Careers Advice

How and Why You Should Become a STEM Ambassador

As a STEM ambassador, you can share your experience and help inspire young people to choose a STEM career.


Science, technology, engineering and maths (STEM) subjects and careers are often overlooked by prospective students and apprentices, and we can all do something to change that. In many cases, people just lack the encouragement to pursue a STEM degree and all it takes is someone to give them information, set an example or simply let them know that their hopes and dreams are not as unattainable as they may think. To spread this message, we need ambassadors, and lots of them! It has never been easier to get involved and we have written this article to show you why and how.   

Why become a STEM ambassador?

As a STEM ambassador, you can share your experience and help inspire young people to choose a STEM career. Your work can help meet the needs of the understaffed industry. According to a Royal Academy of Engineering forecast [1], the UK economy will require 100,000 professional scientists, engineers and technologists per year between 2010 and 2020. With 90,000 STEM graduates per year, many of which are international and unable to obtain visas to work in the UK after graduation, the demand is clearly higher than the supply and STEM graduates are needed more than ever. Statistics also show that, for example, at least 26% of engineering students end up choosing a non-STEM occupation. Overall, an increase of at least 50% in STEM graduates is required to meet the need of the industry. 

By being a STEM ambassador you can also help encourage women to choose a STEM career. In 2016, of all those in a STEM occupation, only 21% were women.[2] The crucial work of ambassadors can promote all the opportunities available to women and enable those of school-leaving age to make more informed decisions about which career path they may want to take. Many STEM-related organisations have voluntary ambassadors who engage with young people and promote opportunities that they may have never known existed.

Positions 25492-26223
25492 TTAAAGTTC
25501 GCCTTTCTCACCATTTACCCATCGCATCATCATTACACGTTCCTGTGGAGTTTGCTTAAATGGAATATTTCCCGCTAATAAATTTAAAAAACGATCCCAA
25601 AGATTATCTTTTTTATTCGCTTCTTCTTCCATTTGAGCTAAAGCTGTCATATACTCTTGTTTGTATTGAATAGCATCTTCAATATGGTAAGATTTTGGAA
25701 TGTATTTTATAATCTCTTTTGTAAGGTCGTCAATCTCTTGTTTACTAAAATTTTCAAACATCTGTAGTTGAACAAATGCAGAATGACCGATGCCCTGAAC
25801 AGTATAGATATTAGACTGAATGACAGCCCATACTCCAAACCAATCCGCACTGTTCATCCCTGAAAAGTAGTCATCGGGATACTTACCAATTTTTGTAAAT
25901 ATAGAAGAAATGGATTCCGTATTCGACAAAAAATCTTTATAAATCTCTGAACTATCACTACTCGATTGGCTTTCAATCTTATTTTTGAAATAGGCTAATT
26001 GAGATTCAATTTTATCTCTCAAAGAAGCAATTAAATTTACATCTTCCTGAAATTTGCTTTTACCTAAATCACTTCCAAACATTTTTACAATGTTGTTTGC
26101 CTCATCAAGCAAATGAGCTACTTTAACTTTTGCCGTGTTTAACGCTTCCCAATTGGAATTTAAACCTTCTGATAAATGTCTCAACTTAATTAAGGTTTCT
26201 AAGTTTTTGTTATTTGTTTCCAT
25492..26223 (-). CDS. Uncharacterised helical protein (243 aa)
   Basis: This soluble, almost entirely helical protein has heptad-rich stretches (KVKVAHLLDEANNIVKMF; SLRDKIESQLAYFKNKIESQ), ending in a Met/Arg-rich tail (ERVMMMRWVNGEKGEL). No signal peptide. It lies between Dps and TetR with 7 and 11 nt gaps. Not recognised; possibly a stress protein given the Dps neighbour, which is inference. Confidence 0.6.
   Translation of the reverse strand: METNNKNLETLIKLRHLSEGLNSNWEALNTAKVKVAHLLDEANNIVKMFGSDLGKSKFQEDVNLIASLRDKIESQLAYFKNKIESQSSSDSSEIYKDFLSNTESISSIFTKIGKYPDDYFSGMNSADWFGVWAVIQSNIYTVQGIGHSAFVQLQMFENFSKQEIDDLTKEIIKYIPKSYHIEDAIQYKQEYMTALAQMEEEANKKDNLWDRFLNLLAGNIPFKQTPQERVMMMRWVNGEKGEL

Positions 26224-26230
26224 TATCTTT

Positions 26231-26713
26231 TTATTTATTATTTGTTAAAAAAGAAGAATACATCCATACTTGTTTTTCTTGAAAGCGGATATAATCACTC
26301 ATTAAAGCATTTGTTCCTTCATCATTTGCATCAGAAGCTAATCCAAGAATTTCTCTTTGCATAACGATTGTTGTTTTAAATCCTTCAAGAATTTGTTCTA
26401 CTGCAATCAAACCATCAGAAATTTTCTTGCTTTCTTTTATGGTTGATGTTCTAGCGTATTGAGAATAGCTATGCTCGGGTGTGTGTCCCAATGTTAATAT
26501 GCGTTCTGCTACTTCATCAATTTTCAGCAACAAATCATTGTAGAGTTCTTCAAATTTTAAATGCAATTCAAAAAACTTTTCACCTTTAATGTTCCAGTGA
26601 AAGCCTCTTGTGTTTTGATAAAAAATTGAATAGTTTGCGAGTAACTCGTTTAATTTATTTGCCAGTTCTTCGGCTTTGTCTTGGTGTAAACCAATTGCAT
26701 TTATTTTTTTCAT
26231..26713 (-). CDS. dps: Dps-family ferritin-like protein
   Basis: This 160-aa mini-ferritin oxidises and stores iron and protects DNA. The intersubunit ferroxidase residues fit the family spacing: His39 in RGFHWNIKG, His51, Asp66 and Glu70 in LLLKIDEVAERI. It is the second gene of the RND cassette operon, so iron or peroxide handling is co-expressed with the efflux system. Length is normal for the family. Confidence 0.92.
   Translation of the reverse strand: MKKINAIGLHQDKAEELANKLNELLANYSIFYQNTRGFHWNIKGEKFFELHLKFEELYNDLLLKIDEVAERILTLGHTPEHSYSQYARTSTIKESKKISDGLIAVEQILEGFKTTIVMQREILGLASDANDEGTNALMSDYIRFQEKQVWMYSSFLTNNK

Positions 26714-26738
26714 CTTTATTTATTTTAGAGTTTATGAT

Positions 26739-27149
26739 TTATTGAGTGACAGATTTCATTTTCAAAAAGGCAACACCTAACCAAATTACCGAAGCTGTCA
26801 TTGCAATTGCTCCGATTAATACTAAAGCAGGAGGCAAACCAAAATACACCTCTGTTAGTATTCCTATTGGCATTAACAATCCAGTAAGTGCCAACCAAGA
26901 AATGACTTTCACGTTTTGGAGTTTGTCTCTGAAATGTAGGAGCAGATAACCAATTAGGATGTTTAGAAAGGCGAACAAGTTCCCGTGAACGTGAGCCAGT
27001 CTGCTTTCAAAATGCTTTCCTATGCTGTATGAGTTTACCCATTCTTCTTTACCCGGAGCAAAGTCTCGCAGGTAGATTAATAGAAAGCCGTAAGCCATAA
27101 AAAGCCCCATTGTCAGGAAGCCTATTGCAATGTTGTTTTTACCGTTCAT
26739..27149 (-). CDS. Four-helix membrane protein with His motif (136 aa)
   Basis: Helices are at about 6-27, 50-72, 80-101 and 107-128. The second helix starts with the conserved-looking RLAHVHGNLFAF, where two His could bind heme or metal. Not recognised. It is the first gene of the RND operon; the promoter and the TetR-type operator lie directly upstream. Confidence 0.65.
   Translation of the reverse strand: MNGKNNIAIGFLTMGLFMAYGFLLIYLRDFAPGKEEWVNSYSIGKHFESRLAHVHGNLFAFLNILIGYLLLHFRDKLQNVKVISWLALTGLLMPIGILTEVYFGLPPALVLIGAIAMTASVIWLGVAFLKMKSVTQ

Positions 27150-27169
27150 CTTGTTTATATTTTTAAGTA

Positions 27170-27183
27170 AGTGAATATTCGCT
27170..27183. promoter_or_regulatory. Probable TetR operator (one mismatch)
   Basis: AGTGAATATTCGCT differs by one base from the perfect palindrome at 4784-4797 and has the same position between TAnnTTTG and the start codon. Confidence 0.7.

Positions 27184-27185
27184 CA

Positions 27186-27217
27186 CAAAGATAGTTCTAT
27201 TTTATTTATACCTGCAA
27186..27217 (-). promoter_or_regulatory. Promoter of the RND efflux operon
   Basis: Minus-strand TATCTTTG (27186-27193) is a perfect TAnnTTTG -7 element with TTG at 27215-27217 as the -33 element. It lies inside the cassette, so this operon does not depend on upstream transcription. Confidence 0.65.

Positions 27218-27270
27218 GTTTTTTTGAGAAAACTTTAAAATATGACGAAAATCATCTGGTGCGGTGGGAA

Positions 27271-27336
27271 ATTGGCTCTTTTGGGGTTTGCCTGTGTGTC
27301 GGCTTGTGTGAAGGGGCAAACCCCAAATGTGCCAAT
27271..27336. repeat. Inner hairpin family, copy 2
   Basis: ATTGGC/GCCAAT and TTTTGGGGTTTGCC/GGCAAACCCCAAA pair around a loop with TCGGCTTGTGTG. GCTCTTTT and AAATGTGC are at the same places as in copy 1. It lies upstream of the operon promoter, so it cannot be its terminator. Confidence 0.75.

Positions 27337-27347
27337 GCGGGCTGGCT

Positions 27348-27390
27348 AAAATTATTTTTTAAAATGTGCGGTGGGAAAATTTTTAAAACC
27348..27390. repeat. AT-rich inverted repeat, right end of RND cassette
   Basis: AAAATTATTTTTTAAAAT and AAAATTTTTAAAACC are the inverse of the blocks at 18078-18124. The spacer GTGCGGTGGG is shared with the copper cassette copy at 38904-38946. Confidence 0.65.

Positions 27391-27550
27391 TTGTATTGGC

Finally, becoming a STEM ambassador helps you, too! Being an ambassador can help you develop your communication skills and confidence, as well as increase your employability. It can help you meet like-minded people and gain a fresh perspective through engaging with the younger generation. It is work that matters and can give you a real sense of achievement.

Who can become a STEM ambassador?

Anyone can become a STEM ambassador! Regardless of your background or job, you can always volunteer to be an ambassador. According to STEM organisations [3], ambassadors include apprentices, zoologists, set designers, climate change scientists, engineers of all disciplines, farmers, designers, geologists, nuclear physicists, architects, physicists, ice core chemistry technicians, pharmacists and energy analysts and many others!

How can you become a STEM ambassador?

The STEM Ambassador network is UK-wide and consists of over 30,000 ambassadors. It could not be easier to get involved and the work is incredibly rewarding. A short online application and an induction is all that stands between you and the opportunity to enthuse the next generation of successful STEM students and professionals. As a STEM ambassador, you can positively impact the future of young people through participating in a vast range of exciting events and projects such as careers fairs, talks and conferences. As it is a voluntary position, you also have the benefit of putting in as much or as little time as your schedule allows.

A fantastic opportunity to network and further advance your own prospects, the rewarding nature of being an ambassador will leave you wanting to do more. More information can be found at https://www.stem.org.uk/stem-ambassadors/ambassadors

 

[1] http://www.raeng.org.uk/publications/reports/jobs-and-growth

[2] https://www.wisecampaign.org.uk/resources/2016/11/women-in-the-stem-workforce-2016

[3] https://www.stem.org.uk/stem-ambassadors/ambassadors

Author

Ryan Durnall

RAF aircraft technician trainee. Junior Ranks Pilot Scholarship winner 2016. STEM Ambassador.

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